Thou comest in such a questionable shape
That I will speak to thee: I’ll call thee Hamlet,
King, father, royal Dane: O, answer me!

In this, Hamlet is calling out to the Ghost of his murdered father. Like Homer, Shakespeare uses the apostrophe as a plot device, as the inciting incident that sets off the events of the tragedy. Does he have Hamlet call out to the ghost every other line? HELL NO! Shakespeare, like Homer, was one bad dude. Sure, there are places throughout the play where we are reminded of the ghost, but it never becomes overwhelming.

In contrast with these “bad dudes” of literature, Mary Shelley, in Frankenstein, commits sin, after “overwriting” sin. I happen to be teaching the novel to an AP class at the moment. And even though I love the novel, the students and I have both noticed long dragged-out sections where the adverbs and adjectives are piled on, and the sickening overuse of apostrophe overwhelms the senses and the stomach.

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Allow me an example: “Oh! Stars and clouds and winds, ye are all about to mock me; if ye really pity me, crush sensation and memory; let me become as nought; but if not, depart, depart, and leave me in darkness.” (I think I just threw up in my mouth). Victor’s shout-out to nature here wouldn’t be so repulsive if it were alone. But these types of lines litter several of the chapters with melodrama, which actually detracts from the seriousness of Victor’s emotions. I mean, shit, the creature killed his whole damn family. Is that how you’d respond to finding out your whole family is dead? Would you be calling out to “stars and clouds and winds”? Would you accuse the sky of mocking you?

And yes, I know she was being poetic. And by itself, that line is great. But seriously, similar lines are repeated over and over throughout novel. It just gets old. It detracts from the action of the plot.

 

Well, that concludes this letter. What was my point in all this? There’s nothing wrong with descriptive writing. The problem is when there is too much of it. So watch for your adverbs, adjectives, and shout-outs to the supernatural. If you do it too much, you might be accused of “overwriting.”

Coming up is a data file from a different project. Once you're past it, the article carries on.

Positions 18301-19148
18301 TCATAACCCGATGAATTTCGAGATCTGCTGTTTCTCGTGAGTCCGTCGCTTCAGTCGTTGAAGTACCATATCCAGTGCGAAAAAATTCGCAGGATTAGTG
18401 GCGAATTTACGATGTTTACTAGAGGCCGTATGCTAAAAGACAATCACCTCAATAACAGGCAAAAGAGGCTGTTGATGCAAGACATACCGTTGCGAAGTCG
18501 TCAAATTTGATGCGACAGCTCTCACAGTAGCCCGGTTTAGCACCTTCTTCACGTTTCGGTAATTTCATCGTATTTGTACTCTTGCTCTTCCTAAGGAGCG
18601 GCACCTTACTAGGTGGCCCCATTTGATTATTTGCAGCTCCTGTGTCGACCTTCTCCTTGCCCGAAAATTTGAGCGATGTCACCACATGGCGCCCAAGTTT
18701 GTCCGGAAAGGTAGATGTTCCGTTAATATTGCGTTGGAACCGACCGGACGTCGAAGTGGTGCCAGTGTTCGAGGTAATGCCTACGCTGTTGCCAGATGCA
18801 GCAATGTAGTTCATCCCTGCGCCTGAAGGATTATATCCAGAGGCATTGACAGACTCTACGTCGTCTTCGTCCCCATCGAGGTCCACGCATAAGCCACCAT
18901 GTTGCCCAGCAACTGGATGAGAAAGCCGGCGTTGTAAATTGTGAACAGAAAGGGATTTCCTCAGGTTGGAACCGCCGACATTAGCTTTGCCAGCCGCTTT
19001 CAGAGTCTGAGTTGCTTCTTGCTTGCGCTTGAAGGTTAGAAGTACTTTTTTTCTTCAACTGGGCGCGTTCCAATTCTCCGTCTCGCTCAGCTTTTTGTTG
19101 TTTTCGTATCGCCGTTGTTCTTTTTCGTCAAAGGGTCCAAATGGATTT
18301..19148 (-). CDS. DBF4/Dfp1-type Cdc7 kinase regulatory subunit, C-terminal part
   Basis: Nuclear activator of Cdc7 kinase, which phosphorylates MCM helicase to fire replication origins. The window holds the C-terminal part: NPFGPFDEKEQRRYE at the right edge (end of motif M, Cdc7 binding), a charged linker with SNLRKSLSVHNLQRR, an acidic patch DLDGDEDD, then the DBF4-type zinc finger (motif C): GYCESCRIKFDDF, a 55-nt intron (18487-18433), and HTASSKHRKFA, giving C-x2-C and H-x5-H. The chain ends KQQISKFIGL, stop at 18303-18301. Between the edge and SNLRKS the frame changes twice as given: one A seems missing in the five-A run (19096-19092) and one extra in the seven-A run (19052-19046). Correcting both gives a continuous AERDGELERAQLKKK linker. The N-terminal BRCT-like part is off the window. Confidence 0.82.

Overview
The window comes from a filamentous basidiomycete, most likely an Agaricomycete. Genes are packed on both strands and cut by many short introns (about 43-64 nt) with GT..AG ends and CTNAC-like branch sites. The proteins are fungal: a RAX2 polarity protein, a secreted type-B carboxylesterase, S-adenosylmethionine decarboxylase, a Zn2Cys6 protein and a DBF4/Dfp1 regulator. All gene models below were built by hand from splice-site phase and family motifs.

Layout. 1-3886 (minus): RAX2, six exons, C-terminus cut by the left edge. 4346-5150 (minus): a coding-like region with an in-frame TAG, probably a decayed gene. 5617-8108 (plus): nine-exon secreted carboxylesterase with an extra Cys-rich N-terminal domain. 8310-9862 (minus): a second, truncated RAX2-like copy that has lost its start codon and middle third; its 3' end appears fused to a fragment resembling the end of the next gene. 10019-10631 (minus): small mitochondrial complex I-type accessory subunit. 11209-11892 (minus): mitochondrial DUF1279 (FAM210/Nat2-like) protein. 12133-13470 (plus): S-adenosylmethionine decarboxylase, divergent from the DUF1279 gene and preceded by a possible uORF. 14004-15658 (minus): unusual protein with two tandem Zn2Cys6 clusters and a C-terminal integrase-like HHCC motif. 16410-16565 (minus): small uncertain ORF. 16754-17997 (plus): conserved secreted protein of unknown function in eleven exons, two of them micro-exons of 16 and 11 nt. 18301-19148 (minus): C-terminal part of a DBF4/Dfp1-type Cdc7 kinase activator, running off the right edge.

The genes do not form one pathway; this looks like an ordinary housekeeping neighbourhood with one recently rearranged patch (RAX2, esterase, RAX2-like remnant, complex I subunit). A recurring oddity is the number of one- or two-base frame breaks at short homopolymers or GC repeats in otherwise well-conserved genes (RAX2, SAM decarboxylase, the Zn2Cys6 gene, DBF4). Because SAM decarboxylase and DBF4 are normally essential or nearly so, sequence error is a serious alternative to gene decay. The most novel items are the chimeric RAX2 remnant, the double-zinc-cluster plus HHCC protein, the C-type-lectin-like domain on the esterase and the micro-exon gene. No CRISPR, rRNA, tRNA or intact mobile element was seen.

With true and humble regards (puke),

Eric James-Olson

 

 

P.S.: If you are interested in my books, check out my links below. KindleUnlimited members can borrow for free. For everyone else, the books are priced slightly higher than the cost of dirt:  between 2.99 and 3.99. If you like this post, hook a brotha up with a like. If you’d like to receive e-mails for future posts, click the link on the side to join my e-mail list.

 

 

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THANKS!!!!!!!!

 

 

 

 

 

 

 

 

 

 

 

 

About Eric James-Olson

Eric James-Olson writes novels and short stories. Currently, he's working on a coming-of-age novel set in the Panhandle of West-Virginia. Check out the "Novels by Eric James-Olson" tab above for the titles of his other books. In addition to writing, James-Olson is a high school English teacher, an amateur woodworker, and an outdoor enthusiast. He lives with his wife and daughter in West Virginia. View all posts by Eric James-Olson